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Talking is teaching

Setting Limits with Love

Young children depend on their parents and caregivers to provide them with a stable and loving environment so they can learn and grow.

An important way that parents and caregivers can help their young children feel safe and secure is by participating in activities with them like talking, reading and singing every day. These nurturing activities build young children’s brains and help parents and caregivers feel more connected to their children, too.

Although it may sound strange, setting limits is another important way to establish a loving environment for young children. Setting limits is a way of letting your child know that you care for them and want to protect them. When parents and caregivers set limits, they encourage their children’s healthy social-emotional development by teaching them the skills they need to resolve conflict, treat others with care, and manage their emotions. These early social-emotional skills help children do better in school, build positive relationships with others, and stay safe and healthy as they grow up.

So how can parents and caregivers set limits for young babies and toddlers?

The first step: Establish comforting routines

Routines help babies and young toddlers know what to expect every day so that they can focus on learning and growing. During the first few weeks of life, it’s best to follow your baby’s lead. But as your baby adjusts to the world outside the womb, you can gradually establish a regular schedule for your baby’s sleep, play, and mealtimes every day. And because every child is different, pay attention to your baby’s patterns and then try to stick to the schedule that works for them.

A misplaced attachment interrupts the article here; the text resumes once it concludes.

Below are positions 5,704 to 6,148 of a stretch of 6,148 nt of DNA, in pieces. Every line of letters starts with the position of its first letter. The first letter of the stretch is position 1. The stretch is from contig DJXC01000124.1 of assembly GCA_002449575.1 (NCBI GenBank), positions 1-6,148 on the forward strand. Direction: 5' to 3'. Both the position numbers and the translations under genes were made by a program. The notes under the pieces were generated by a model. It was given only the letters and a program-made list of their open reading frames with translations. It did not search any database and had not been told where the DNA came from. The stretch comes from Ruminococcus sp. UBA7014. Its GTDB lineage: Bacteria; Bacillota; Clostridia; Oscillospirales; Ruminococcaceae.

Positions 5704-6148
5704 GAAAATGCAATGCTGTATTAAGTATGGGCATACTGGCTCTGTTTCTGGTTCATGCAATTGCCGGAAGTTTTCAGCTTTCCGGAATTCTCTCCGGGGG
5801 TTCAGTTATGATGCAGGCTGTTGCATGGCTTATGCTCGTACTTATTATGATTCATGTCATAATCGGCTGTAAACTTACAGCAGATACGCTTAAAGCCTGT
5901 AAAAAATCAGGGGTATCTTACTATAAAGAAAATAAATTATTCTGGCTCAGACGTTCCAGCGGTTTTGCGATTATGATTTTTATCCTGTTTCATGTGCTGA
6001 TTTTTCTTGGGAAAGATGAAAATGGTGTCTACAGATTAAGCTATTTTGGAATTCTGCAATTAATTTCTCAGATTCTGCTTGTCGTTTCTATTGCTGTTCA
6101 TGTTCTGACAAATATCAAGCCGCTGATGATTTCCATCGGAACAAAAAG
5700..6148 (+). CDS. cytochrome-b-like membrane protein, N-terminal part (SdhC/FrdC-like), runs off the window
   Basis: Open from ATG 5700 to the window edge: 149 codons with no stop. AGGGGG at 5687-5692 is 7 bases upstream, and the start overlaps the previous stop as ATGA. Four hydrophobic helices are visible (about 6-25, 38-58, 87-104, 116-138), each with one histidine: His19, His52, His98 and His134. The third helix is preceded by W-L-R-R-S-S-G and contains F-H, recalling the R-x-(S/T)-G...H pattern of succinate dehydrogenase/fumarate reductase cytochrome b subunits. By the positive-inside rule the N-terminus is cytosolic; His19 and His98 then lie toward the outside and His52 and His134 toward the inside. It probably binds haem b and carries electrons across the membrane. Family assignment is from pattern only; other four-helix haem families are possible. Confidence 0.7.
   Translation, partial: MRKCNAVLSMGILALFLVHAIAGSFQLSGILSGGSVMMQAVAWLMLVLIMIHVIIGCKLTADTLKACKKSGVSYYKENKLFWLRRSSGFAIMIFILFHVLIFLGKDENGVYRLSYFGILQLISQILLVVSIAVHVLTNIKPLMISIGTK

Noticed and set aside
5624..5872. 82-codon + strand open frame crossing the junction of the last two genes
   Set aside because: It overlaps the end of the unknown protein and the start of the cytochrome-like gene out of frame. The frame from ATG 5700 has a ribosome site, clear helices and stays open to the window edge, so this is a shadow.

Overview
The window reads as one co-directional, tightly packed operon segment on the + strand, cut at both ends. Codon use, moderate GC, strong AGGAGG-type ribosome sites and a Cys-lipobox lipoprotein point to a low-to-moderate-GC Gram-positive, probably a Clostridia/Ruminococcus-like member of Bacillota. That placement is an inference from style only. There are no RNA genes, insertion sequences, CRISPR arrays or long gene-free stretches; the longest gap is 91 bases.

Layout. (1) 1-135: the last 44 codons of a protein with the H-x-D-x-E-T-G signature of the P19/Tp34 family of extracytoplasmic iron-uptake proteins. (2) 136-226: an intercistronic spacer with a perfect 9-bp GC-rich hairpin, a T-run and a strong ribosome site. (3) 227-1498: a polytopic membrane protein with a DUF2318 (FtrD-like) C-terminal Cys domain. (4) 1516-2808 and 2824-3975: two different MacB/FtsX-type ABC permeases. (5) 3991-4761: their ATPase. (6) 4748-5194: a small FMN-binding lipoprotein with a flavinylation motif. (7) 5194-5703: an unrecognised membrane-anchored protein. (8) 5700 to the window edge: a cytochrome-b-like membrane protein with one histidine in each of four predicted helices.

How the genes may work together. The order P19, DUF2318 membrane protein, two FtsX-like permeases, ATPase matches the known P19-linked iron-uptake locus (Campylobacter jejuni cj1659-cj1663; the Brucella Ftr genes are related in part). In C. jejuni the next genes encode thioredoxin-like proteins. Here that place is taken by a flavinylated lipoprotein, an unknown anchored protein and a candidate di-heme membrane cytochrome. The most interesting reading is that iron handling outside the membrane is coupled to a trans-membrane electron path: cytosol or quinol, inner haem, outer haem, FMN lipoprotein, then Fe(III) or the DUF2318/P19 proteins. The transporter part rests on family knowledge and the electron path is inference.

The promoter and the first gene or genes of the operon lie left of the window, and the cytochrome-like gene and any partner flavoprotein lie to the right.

Daily reminder: Take care of yourself

The more responsive a parent or caregiver is to a baby’s needs, the more secure that baby feels. But all parents and caregivers feel stressed out by a child’s cries or tantrums sometimes. If you begin to feel anxious or angry, place your child in a safe place like their crib, and give yourself a break. A short walk around the house, a few deep breaths, and even trading places with another parent or caregiver can give you the time you need to calm down and recharge. Take care of yourself, too!

Setting limits is a way to establish a loving environment.

“Do as I do”: Modeling positive behavior

Young children learn by watching the parents and caregivers in their lives. The best way to show a young child how you want them to behave is to praise good behavior and to act out positive ways to solve problems, take turns, and cooperate. As your toddler gets older, talk together about appropriate and inappropriate ways to respond to things they don’t like.

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